Less evidence has been shown relating posterior parietal cortex to set-shifting performance, as reported in the current study. Methodological differences may be one explanation. Our study is distinct from other structural MRI studies on set-shifting, because we used a voxel-by-voxel approach to identifying gray matter regions involved in set-shifting. Previous studies used lobar volume measurements or a priori regions of interest in the frontal lobe when probing neural correlates of set-shifting (Kramer et al., 2007; Zimmerman et al., 2006). This is an important distinction because lobar volume measurements may be less sensitive to focal neural correlates (i.e., posterior parietal cortex) of set-shifting. Some functional MRI studies, which conduct statistical analyses on a voxel-by-voxel basis have, however suggested parietal involvement in set-shifting. In fact, one study used a modified verbal form of the Trail Making Test to investigate functional activation (Moll et al., 2002). This study found a task-induced, increase in the BOLD response in left dorsolateral and dorsomedial prefrontal cortex and bilateral intra-parietal sulcus. These findings are highly consistent with our current study, and these authors recognize a frontoparietal network in regulating cognitive control and flexibility. Another study aimed at elucidating regions involved in cognitive control also found bilateral lateral posterior parietal cortex activation during a cognitive set-shifting task (Asari et al., 2005). Overall, the findings in the current study are consistent with the role of the prefrontal and parietal cortices in cognitive control, mental flexibility, and task switching.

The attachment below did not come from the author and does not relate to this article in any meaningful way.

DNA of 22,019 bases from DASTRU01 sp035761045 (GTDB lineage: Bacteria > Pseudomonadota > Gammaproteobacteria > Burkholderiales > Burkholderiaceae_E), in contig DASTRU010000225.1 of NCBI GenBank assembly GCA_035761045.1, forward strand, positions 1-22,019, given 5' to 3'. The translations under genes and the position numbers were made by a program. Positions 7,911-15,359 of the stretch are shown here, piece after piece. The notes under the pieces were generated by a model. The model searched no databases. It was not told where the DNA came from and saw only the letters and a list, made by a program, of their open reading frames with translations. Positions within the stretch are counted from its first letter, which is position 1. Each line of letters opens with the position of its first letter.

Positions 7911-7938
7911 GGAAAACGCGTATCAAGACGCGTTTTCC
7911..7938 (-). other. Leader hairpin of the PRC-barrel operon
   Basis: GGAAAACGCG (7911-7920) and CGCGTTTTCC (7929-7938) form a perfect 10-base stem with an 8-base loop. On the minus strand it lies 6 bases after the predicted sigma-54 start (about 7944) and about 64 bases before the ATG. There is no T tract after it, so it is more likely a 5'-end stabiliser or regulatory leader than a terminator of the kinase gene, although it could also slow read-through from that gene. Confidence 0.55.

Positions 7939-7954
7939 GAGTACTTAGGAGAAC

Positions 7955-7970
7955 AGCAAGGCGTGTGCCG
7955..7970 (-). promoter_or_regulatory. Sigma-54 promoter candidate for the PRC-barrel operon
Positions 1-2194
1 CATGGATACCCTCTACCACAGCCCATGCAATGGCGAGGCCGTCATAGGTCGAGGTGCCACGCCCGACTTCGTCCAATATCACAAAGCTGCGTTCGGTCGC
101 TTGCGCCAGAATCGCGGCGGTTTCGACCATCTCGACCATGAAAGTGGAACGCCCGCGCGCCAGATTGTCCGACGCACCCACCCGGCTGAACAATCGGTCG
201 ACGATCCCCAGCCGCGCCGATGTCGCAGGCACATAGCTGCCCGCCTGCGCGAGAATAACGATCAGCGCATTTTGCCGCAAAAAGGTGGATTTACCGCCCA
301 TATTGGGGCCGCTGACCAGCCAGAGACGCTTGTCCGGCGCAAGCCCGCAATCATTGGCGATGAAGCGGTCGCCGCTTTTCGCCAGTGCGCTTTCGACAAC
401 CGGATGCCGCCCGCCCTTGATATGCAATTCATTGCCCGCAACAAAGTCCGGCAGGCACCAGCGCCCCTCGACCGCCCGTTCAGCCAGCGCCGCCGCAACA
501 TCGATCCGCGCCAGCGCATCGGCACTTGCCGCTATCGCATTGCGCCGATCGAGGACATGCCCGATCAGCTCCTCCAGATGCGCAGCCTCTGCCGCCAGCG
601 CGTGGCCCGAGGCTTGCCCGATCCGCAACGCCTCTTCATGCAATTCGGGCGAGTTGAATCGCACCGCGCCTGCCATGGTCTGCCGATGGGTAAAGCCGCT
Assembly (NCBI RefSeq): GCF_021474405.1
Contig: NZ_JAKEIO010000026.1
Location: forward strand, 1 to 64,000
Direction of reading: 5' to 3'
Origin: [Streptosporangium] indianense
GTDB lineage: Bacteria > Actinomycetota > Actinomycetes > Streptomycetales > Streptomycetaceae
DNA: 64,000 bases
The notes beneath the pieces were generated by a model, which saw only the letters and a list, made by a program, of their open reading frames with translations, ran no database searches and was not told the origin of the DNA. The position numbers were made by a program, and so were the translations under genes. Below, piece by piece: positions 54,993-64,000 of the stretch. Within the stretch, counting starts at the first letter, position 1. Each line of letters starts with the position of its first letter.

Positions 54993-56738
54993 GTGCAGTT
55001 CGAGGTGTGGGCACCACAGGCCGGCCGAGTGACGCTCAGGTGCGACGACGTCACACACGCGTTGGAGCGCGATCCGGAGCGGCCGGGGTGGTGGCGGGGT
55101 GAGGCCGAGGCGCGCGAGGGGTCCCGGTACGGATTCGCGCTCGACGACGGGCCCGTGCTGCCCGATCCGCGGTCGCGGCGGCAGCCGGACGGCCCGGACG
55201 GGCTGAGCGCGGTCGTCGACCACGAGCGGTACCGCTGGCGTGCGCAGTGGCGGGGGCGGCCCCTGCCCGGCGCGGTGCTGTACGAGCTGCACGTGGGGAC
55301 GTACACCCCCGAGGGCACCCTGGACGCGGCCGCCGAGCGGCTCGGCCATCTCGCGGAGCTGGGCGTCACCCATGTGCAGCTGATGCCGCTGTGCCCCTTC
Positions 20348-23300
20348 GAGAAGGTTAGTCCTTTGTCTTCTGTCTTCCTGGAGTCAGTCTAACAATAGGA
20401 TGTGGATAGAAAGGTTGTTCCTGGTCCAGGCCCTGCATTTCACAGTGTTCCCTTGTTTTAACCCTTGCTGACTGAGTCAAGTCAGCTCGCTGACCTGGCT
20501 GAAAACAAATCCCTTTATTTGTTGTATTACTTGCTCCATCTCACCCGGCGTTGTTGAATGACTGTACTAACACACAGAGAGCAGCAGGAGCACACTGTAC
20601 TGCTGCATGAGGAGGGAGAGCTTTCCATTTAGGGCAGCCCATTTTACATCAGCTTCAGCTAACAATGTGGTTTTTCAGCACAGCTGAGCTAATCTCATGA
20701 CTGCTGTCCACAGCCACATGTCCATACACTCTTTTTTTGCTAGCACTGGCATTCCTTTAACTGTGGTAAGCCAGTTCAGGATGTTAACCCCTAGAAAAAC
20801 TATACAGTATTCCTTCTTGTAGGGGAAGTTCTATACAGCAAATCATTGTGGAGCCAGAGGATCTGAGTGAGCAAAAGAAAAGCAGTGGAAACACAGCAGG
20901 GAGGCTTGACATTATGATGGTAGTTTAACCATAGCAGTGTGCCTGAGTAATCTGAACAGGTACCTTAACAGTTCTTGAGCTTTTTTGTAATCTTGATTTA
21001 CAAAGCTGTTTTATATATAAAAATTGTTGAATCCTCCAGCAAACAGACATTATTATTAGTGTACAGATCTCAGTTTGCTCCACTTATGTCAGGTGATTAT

One recent study sought out the relationship between multiple D-KEFS measures and gray matter density in FTD and CBD patients (Huey et al., 2009). Their study did not specifically investigate set-shifting ability, but rather a set of general higher-order executive functions, and there was only overlapping test with the current study (Trail Making Test). They did not control for the component processes in their study, but used the D-KEFS computed scaled scale, which takes education level into account. In a CBD patient population, it is important to control for component processes that may be compromised due to deficits in basic cognitive functions (e.g., visual scanning, motor control).
Another study sought to identify regions involved in a set of executive function tasks, including a version of the Trail Making Test (shifting condition B) (Newman, Trivedi, Bendlin, Ries, & Johnson, 2007). Gray matter correlates of performance were identified in bilateral prefrontal cortex, among other regions. Importantly, this study was conducted in healthy controls, possibly restricting the generalizability of the findings to patient populations and limiting the amount of variance in the data, as recognized by Newman and colleagues. This study did not control for component processes (i.e., Trail Making Test condition A).
Other studies have highlighted the importance of controlling for component processes when investigating complex cognitive processes. For example, Kramer and colleagues (2007) found that DF-Switch significantly correlated with six lobar volumes (bilateral frontal, parietal, and temporal lobes). However, after controlling for DF-Filled, working memory, and nuisance variables, DF-Switch significantly correlated with the left and right frontal lobes.